You may know Tim Shaw better by his DJ aliases Kid Queasy and Bombé. Chances are, if you are involved with the Philly Scene to any capacity, you have bumped shoulders with this Philadelphia-based DJ, producer, and artist. When’s he’s not writing and performing as Kid Queasy or Bombé, you can find Shaw taking pictures for leading local bands, mixing, mastering, and recording local musicians, designing websites for local artists..You name it, Shaw claims it. We are stoked to have caught up with this Philly Scene Stomper for exclusive interview where Shaw discusses his musical creations, live performances, video game picks from 80s, and much much more!
Joshua BTS: Greetings! Thank you for taking time to answer a few questions for Blow The Scene readers around the World! Let’s begin by having you introduce yourself and declare your onstage weapons of choice with Philly electronic wonders Kid Queasy and Bombe.
Tim Shaw: My name is Tim Shaw, aka Kid Queasy & Bombé, I’m a Leo and I’m addicted to Monster energy drinks and Newport cigarettes. My onstage weapon of choice used to be Ableton with midi control for a while, but recently I’ve been going back to using control vinyl with Serato or Traktor. Styles range in genres including house, bassline, garage, 2-step, tropical, future bass, grime and some occasional hip hop and / or party jams, depending on what night, which identity or how many drinks I’ve had.
Joshua BTS: You are undoubtedly one of Philly’s most prolific artists with updates and new releases almost weekly with both Kid Queasy and Bombé. What are some of the current projects you are working on and how would you classify these?
Tim Shaw: There are tons of prolific artists right now in Philly, I’m just trying to keep up, haha, plus Spring is a great time for inspiration. Right now I’m working on Kid Queasy remixes for Darrel Asbury and Dr. Ew, two Philly based producers and DJ’s, as well as a Bombé remix for Tony G, another Philly house & techno veteran. I also just finished up a Bombé remix swap with KNC (my homies Krueger and Copout) which I’m really stoked on. All that stuff should be coming out very soon. There’s also a super-secret project going on with strawberry boy Luis Angel Cancel, but I really can’t divulge any details on that just yet. As far as classification, I like to think that the Kid Queasy stuff is more on the house and club side of things and the Bombé stuff is more on the tropical, future bass and experimental side of things, but honestly, they’re starting to sound a lot alike, haha!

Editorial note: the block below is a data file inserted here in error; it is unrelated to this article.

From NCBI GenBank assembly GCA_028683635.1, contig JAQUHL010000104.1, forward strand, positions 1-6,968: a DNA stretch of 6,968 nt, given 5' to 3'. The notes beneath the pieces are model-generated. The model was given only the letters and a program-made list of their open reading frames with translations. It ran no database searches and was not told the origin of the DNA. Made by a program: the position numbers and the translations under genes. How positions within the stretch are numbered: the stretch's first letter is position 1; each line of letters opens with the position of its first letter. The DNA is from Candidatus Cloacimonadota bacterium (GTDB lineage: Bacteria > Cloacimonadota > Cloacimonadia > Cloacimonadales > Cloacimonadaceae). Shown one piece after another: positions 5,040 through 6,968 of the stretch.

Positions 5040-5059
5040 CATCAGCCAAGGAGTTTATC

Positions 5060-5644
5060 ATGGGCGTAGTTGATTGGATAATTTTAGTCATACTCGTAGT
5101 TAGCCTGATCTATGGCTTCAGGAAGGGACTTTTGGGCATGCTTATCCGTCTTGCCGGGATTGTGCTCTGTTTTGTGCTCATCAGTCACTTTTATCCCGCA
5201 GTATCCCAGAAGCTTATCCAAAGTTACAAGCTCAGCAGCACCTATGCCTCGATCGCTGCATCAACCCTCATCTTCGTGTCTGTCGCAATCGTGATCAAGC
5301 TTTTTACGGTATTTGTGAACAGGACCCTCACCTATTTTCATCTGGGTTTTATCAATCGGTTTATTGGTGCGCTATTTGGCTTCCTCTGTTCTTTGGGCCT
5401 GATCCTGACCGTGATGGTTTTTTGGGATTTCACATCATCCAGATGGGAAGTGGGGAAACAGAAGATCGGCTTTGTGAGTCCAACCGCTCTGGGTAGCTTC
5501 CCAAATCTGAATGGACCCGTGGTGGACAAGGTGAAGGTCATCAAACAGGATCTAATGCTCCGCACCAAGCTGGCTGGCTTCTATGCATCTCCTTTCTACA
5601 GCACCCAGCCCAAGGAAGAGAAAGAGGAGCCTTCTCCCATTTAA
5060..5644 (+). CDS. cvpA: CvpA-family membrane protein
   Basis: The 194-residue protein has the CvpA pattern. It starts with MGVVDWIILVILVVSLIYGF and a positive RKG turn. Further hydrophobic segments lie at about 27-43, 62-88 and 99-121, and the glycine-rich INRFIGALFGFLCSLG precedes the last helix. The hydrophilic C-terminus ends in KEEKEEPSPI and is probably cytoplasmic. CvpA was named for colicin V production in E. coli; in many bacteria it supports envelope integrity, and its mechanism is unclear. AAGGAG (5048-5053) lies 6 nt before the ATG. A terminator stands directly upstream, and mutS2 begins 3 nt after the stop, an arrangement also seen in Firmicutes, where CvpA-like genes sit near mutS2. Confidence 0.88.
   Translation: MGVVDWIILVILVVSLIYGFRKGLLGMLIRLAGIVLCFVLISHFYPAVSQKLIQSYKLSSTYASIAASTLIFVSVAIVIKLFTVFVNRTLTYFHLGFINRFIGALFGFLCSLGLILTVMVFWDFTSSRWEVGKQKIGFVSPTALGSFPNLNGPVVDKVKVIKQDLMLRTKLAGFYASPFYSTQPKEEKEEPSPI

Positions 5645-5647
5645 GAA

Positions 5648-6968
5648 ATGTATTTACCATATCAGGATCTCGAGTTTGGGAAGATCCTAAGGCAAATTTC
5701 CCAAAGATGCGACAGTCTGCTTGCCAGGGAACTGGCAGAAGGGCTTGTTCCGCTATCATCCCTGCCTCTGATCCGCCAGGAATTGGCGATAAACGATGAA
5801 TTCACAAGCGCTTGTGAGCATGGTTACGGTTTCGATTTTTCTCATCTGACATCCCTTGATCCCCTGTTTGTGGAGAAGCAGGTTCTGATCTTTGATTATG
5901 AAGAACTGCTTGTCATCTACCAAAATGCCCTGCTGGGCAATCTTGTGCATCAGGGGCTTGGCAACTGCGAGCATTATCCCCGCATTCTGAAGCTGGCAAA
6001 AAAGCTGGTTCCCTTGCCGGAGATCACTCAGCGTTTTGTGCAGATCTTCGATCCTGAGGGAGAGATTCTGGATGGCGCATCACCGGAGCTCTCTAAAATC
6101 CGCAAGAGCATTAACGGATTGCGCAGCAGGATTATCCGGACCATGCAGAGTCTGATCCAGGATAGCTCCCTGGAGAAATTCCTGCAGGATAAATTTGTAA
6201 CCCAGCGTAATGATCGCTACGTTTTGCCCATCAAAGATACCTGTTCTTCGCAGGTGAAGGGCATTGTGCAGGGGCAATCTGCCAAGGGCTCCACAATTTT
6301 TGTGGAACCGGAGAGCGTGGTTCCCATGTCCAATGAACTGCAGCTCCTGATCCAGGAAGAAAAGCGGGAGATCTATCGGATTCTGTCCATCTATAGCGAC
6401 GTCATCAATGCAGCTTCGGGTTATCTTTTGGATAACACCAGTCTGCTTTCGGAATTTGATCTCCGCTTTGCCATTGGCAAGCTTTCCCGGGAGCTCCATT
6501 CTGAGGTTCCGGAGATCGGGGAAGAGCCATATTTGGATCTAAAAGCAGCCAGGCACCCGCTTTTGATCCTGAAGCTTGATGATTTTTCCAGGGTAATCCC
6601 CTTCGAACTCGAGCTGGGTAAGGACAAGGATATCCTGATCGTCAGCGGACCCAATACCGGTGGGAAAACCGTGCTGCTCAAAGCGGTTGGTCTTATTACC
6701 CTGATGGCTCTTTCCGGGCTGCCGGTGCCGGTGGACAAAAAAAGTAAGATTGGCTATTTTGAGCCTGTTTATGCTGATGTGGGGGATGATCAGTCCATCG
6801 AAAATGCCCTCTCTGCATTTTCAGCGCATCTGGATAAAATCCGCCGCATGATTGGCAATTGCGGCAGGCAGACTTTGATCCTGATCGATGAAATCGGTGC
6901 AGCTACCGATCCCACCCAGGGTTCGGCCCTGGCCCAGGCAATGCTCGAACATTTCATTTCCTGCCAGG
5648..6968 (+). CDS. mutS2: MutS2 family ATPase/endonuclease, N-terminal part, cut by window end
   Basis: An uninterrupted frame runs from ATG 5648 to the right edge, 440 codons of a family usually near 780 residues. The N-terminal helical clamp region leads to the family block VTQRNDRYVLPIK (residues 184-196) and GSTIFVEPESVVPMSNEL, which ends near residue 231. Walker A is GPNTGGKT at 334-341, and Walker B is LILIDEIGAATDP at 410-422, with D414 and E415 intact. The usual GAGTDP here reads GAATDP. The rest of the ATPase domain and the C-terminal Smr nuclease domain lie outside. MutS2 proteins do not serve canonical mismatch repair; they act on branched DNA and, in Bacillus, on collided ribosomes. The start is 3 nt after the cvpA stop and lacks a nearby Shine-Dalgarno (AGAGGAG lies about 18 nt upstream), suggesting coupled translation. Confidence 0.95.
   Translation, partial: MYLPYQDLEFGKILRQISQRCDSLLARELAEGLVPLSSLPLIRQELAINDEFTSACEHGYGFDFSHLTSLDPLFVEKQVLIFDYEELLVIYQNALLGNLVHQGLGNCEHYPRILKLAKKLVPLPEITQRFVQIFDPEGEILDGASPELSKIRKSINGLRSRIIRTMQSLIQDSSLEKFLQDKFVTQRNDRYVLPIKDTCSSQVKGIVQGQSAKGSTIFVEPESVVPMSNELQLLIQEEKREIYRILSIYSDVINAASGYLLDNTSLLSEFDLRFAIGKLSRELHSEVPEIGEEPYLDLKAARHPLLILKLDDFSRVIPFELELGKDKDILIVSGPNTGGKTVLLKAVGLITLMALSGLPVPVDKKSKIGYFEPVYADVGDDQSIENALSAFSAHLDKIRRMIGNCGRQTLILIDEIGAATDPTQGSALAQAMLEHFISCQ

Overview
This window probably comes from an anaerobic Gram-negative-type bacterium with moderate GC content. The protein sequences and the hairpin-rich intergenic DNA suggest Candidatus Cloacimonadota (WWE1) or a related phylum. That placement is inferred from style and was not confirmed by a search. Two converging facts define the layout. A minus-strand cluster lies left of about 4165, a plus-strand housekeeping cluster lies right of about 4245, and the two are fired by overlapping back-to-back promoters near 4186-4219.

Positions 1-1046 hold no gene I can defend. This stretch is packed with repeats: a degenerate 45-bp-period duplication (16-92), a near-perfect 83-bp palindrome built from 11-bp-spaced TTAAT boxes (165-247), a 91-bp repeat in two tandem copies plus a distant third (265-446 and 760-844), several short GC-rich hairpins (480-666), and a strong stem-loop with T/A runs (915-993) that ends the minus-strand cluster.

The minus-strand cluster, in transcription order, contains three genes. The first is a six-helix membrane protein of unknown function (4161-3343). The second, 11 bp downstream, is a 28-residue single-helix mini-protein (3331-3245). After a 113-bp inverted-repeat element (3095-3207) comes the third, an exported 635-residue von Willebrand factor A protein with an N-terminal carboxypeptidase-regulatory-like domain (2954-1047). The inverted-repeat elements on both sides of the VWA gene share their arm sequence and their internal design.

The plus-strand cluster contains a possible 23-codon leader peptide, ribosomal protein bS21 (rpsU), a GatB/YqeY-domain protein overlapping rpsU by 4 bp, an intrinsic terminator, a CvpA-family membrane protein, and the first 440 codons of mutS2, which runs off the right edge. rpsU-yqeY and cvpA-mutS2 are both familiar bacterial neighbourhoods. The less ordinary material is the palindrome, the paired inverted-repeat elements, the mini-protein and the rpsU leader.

Joshua BTS: Unlike many so-called “Djs” and “Electronic artists” you don’t simply create mix tapes with other’s music, you physically re-create and restructure the songs you work on with original material. What does your track creation process look like?
Tim Shaw: When I was working a lot with Ableton, it just kind of made sense to approach live sets and mixtapes like that, since a majority of the actual real-time beat matching is taken out of the equation. I felt like if I wasn’t making the mixes between tracks or how the tracks fit together my own and implementing as much control over them as possible, then it was just kind of cheating. Now that I’ve been using Serato and Traktor a lot I’m trying to find a good middle ground, doing re-edits or bootlegs of songs so that they fit in a certain way in a set using control vinyl. The process for that kind of stuff always starts in Ableton to get everything synced up, then I take it into Logic to mix it down or to add percussive elements and what not. Those are definitely my two work horses. But really for the most part its still a lot of other people’s music, I just like chopping things up.